Why Sugar is in Food
Beyond its contributions as a sweetener and flavor-enhancer, sugar:
- Interacts with molecules of protein or starch during baking and cooking process.
- Act as a tenderizer by absorbing water and inhibiting flour gluten development, as well as delaying starch gelatinization.
- Incorporates air into shortening in the creaming process.
- Caramelizes under heat, to provide cooked and baked foods with pleasing color and aroma.
- Speeds the growth of yeast by providing nourishment.
- Serves as a whipping aid to stabilize beaten egg foams.
- Delays coagulation of egg proteins in custards.
- Regulates the gelling of fruit jellies and preserves.
- Helps to prevent spoilage of jellies and preserves.
- Improves the appearance and tenderness of canned fruits.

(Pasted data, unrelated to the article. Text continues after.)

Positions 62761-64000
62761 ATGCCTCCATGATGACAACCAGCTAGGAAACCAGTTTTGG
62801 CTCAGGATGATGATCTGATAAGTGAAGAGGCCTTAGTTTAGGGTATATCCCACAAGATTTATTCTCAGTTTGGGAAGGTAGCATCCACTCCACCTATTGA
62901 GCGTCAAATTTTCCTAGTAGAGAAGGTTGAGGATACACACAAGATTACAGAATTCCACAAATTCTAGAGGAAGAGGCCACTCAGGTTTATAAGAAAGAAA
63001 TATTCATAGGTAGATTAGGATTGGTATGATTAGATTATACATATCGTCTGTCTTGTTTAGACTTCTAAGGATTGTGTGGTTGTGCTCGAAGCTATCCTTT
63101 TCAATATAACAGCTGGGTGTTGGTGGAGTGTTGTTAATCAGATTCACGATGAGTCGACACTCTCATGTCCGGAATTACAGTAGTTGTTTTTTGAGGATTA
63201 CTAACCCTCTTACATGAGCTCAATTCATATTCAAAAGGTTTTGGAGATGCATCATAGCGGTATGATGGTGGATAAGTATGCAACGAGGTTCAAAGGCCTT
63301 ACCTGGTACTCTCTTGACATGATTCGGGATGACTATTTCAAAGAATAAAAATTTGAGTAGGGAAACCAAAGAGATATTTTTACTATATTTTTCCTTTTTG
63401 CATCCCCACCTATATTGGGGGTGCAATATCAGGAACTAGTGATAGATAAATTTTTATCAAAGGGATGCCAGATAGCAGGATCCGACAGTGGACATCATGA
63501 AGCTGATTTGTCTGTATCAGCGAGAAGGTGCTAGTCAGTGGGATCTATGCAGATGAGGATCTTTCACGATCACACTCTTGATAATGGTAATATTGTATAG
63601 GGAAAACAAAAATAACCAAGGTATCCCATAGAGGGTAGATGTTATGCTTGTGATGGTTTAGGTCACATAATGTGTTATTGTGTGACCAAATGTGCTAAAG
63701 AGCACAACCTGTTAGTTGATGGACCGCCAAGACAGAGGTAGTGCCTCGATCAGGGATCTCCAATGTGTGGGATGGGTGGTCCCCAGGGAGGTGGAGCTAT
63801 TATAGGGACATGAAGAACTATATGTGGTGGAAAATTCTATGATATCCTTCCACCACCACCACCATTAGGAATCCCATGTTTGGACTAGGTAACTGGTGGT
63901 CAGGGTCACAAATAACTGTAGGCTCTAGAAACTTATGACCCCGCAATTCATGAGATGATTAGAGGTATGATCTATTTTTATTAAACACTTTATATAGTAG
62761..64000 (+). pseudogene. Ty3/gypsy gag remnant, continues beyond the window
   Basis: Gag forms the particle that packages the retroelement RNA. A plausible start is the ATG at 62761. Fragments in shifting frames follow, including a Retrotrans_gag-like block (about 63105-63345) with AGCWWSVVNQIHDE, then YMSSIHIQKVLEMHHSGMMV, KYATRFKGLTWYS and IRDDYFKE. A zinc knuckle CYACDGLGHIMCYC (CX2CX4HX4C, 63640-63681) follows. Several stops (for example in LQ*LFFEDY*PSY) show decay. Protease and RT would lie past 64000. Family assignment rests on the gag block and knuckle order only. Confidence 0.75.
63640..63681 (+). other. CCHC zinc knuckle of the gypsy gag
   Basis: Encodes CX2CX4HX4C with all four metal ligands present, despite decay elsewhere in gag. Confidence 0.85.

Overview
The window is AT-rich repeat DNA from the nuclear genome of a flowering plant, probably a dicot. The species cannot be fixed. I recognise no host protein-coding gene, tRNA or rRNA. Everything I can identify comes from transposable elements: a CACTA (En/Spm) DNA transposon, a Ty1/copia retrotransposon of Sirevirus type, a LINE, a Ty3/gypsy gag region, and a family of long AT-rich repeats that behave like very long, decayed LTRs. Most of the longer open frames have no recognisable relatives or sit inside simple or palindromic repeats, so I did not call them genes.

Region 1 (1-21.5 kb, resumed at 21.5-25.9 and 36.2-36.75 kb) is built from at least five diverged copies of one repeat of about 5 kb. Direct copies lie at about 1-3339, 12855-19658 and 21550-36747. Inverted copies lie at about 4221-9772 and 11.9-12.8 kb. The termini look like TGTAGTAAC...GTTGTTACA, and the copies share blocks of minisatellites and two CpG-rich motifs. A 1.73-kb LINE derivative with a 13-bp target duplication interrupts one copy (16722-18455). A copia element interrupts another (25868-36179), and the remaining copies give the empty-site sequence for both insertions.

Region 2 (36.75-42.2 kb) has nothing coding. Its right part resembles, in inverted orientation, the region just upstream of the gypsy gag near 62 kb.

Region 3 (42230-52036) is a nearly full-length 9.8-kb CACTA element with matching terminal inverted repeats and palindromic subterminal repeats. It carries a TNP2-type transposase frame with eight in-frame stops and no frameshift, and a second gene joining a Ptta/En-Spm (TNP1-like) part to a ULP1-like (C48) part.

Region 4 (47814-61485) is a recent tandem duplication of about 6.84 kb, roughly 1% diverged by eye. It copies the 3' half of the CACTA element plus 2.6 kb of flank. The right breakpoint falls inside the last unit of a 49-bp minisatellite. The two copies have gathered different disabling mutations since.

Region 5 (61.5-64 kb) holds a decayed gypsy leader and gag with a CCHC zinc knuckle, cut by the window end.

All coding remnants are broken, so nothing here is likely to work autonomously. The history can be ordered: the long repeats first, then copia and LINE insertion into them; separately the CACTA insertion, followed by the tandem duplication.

- Delays discoloration of the surface of frozen fresh fruits.
- Enables a wide variety of candies through varying degrees of recrystallization.
- Controls the reformation of crystals through inversion (breakdown to fructose and glucose).
- Enhances the smoothness and flavor of ice cream.
Sugar in Bakery Foods
During the mixing process, sugar acts as a tenderizing agent by absorbing water and slowing gluten development.
During the mixing of batters and doughs, flour proteins are hydrated (surrounded with water) forming gluten strands. The gluten forms thousands of small, balloon-like pockets that trap the gases produced during leavening. These gluten strands are highly elastic and allow the batter to stretch under expansion of gases. However, if too much gluten develops, the dough or batter becomes rigid and tough.